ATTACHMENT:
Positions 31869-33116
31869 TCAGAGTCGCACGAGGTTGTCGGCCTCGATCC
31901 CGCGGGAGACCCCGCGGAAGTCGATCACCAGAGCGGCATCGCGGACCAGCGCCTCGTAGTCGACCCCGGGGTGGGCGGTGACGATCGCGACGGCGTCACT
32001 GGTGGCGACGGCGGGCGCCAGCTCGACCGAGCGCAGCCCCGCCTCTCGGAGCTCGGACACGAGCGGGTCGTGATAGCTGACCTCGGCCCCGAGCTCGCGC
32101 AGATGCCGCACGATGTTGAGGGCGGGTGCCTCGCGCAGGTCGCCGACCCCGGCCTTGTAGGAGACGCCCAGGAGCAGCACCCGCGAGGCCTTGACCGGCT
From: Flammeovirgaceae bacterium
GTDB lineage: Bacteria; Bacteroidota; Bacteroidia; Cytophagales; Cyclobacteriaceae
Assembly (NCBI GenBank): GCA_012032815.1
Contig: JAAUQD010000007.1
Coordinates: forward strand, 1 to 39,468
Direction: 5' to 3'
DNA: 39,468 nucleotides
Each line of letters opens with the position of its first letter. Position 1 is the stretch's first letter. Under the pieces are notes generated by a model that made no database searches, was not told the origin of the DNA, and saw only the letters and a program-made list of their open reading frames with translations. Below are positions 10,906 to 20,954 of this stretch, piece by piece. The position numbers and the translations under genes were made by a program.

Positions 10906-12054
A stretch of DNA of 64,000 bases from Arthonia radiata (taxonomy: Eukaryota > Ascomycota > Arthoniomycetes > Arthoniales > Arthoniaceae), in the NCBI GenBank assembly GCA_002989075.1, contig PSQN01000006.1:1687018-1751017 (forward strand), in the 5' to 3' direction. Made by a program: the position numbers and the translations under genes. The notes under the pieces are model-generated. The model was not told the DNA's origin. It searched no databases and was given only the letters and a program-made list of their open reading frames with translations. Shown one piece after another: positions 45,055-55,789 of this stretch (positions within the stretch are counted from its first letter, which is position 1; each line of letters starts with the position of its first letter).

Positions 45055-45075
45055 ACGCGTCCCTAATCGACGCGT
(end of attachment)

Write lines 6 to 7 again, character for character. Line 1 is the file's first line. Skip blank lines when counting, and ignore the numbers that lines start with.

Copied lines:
From: Flammeovirgaceae bacterium
GTDB lineage: Bacteria; Bacteroidota; Bacteroidia; Cytophagales; Cyclobacteriaceae